With the fire of abstinence let us all burn up the thorns of the passions that assault us, and with streams of tears let us put out the flame that shall never be quenched; and let us cry aloud to Him Who shall come to judge the whole earth: O Savior and all-merciful Lord, guard us uncondemned and grant us the forgiveness of our sins. Great Lent, the Third Week, Monday, Matins Sessional Hymn, Tone 8
Our services contain numerous exhortations and explanations about how to live the way of life; their poetry, especially when they are sung, touching the soul in sublime ways.
This hymn is an amazing example of one of the favorite poetical themes of our hymns – juxtaposing opposites, by taking some aspect of scripture and looking at it from a different perspective which is useful for our instruction and edification.
We sing a request for fire to BURN UP our passions. One does not usually think of fire in this way.
In scripture, fire is often used to allude to strong, “hot” passions, such as anger, hate, lust, and all passions of the flesh which burn within us. For instance, when the man with the demoniac boy described the pitiful state of his son, he said:
“Lord, have mercy on my son: for he is epileptic, and suffereth grievously; for oft-times he falleth into the fire, and off-times into the water.” (Mat 17:15)
The fire represents these “hot sins” and the water “worldly sins” such as acquisitiveness, distractions and vanity.
St Andrew of Crete vividly describes fiery sins in his Great Canon, when he refers to Esau as Edom (which is translated “red”):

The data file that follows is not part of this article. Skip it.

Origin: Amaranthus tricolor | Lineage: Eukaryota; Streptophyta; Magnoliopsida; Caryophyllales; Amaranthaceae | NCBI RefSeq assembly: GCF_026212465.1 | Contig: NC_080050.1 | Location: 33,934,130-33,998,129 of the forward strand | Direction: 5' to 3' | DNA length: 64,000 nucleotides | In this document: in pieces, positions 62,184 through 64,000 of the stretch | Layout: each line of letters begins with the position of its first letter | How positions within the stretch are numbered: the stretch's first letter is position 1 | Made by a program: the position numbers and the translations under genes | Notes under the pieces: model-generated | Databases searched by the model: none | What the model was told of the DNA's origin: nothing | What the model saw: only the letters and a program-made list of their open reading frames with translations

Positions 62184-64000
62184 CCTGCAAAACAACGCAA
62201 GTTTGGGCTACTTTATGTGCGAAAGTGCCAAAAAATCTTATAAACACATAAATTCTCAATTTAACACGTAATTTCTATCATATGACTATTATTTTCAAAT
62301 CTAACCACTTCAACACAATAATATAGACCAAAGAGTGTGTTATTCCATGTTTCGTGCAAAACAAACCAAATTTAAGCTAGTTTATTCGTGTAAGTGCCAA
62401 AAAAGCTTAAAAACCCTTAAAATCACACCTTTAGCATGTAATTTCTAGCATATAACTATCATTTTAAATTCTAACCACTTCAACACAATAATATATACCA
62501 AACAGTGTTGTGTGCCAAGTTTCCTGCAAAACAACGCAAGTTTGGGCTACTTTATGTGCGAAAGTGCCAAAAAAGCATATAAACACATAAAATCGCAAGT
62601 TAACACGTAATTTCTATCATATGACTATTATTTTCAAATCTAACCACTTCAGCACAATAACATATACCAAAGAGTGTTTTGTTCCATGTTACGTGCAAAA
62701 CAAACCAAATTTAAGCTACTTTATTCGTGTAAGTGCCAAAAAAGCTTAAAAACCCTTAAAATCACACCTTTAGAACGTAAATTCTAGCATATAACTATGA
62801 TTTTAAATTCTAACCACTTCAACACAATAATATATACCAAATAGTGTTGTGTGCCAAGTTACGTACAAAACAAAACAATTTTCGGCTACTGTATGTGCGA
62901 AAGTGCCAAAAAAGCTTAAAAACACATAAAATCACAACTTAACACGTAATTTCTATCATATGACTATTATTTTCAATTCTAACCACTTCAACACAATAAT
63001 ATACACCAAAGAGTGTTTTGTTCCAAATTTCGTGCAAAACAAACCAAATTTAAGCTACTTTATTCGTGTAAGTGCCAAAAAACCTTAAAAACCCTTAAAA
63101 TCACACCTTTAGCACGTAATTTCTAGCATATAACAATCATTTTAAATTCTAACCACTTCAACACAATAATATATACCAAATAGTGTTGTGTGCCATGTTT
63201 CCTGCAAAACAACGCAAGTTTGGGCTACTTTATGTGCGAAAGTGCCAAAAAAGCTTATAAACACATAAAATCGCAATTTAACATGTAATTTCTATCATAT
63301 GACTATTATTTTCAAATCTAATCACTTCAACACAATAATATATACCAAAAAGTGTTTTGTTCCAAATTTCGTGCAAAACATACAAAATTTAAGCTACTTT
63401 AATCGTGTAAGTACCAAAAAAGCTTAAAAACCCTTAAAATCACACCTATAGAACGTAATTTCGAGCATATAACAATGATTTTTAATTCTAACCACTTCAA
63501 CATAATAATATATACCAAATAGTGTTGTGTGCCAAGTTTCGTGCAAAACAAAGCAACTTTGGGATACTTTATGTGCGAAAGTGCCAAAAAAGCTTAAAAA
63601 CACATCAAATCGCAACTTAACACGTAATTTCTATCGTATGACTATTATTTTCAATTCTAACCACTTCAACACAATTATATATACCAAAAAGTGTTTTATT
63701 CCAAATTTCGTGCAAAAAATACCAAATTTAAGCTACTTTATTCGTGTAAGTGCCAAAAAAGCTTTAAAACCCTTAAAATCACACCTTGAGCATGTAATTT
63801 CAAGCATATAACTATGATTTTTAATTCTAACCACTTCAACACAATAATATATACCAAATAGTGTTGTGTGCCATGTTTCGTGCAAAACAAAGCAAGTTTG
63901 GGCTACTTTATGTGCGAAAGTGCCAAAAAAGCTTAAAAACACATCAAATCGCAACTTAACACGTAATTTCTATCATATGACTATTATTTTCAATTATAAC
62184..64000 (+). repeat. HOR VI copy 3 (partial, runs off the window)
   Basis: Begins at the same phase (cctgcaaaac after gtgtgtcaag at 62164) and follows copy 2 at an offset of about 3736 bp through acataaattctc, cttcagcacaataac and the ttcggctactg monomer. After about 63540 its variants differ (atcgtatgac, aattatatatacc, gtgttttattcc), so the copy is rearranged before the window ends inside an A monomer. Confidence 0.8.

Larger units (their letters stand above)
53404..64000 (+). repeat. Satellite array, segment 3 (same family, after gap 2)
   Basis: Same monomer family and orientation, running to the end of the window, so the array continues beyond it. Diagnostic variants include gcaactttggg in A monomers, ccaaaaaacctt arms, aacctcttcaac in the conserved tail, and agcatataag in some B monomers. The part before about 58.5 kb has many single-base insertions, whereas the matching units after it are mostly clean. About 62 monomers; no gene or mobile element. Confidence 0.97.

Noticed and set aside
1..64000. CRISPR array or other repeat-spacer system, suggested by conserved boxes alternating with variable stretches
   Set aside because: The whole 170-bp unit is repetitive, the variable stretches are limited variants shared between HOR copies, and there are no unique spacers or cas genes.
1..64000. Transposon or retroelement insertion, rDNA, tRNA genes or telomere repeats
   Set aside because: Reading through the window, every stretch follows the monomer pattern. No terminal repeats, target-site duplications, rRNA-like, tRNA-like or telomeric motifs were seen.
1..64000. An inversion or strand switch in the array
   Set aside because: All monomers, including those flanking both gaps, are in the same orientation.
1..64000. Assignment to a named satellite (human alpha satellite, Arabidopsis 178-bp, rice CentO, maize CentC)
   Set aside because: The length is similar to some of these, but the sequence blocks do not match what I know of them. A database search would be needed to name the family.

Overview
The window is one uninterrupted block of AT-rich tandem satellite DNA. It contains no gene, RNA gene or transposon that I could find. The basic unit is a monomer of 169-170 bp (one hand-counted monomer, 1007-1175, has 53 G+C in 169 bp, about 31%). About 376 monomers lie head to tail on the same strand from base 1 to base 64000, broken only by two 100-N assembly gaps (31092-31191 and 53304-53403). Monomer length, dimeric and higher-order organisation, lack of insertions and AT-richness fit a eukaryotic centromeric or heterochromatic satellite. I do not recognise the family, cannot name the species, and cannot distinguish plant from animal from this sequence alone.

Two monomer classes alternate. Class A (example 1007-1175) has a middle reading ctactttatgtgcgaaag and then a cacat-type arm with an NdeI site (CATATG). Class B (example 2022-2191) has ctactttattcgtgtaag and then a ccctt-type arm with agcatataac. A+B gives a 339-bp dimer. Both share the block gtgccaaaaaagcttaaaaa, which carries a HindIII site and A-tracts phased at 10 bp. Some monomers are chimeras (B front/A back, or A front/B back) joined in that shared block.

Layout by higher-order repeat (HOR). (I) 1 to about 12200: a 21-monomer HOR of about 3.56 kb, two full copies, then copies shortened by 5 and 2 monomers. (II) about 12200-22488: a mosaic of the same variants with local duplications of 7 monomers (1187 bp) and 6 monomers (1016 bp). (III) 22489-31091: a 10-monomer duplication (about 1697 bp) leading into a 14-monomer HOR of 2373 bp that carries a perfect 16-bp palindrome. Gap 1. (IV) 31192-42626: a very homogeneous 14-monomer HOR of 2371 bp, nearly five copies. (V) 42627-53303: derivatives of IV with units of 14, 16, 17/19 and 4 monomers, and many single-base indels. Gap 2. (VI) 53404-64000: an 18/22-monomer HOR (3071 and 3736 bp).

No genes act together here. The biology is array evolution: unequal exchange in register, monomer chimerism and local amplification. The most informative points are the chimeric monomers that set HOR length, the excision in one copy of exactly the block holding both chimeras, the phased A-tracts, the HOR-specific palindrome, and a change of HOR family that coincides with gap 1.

“Esau was called Edom for his extreme passion of madness for women. For ever burning with incontinence and stained with pleasures, he was named Edom which means a red-hot sin-loving soul.” (Great Canon, Tuesday, Ode 4)
Abstinence is not generally thought of as a “fire”, but rather as something which cools it and starves it. After our Lord healed the demoniac boy, his disciples asked why they could not expel the demon. His answer is a main reason why we fast:
Then came the disciples to Jesus apart, and said, Why could not we cast it out? (20) And he saith unto them, Because of your little faith: for verily I say unto you, If ye have faith as a grain of mustard seed, ye shall say unto this mountain, Remove hence to yonder place; and it shall remove; and nothing shall be impossible unto you. (21) But this kind goeth not out save by prayer and fasting. (Mat 17:19–21)
This hymn looks at fire in a wholly different way, but not without precedent. Here, abstinence is referred to with the same vehemence as we would describe “hot” sins which often overpower the soul with their hot ferocity. Here abstinence is overpowering fire!
How can such a thing be? Only if we fast with desire. When the soul is aflame with fiery sins, it is taken away, and thinks of nothing else when the flame is burning. So it should be with our fasting.
If we fast haphazardly, occasionally, with numerous “exemptions” due to “circumstances”, then we are not burning our sins with fasting. We fool ourselves. If fasting can burn out fire, it must be even hotter than fire; if we fast inconsistently, or without strong resolution, then our fasting is only lukewarm, and lukewarmness is good for nothing in the spiritual life, and even causes our condemnation.
“So because thou art lukewarm, and neither hot nor cold, I will spew thee out of my mouth.” (Rev 3:16)
This hymn calls the passions “thorns”; no thorn is part of the vine of Christ. In the end, that which does not abide in Christ will be burned:
If a man abide not in me, he is cast forth as a branch, and is withered; and they gather them, and cast them into the fire, and they are burned. (John 15:6)
Brothers and sisters! With our fasting, we have the opportunity to burn our passions before they burn us! If our abstinence is as fire, we are fulfilling the scripture:
If any man’s work shall be burned, he shall suffer loss: but he himself shall be saved; yet so as through fire. (1Corinthians 3:15)
Let us pass through the fire now, at a time of our own choosing! Our abstinence is difficult, and indeed, we suffer loss, but with this loss, we burn away our passions, so that in the end, we will not be burned.
Priest Seraphim Holland 2009. St Nicholas Russian Orthodox Church, McKinney, Texas
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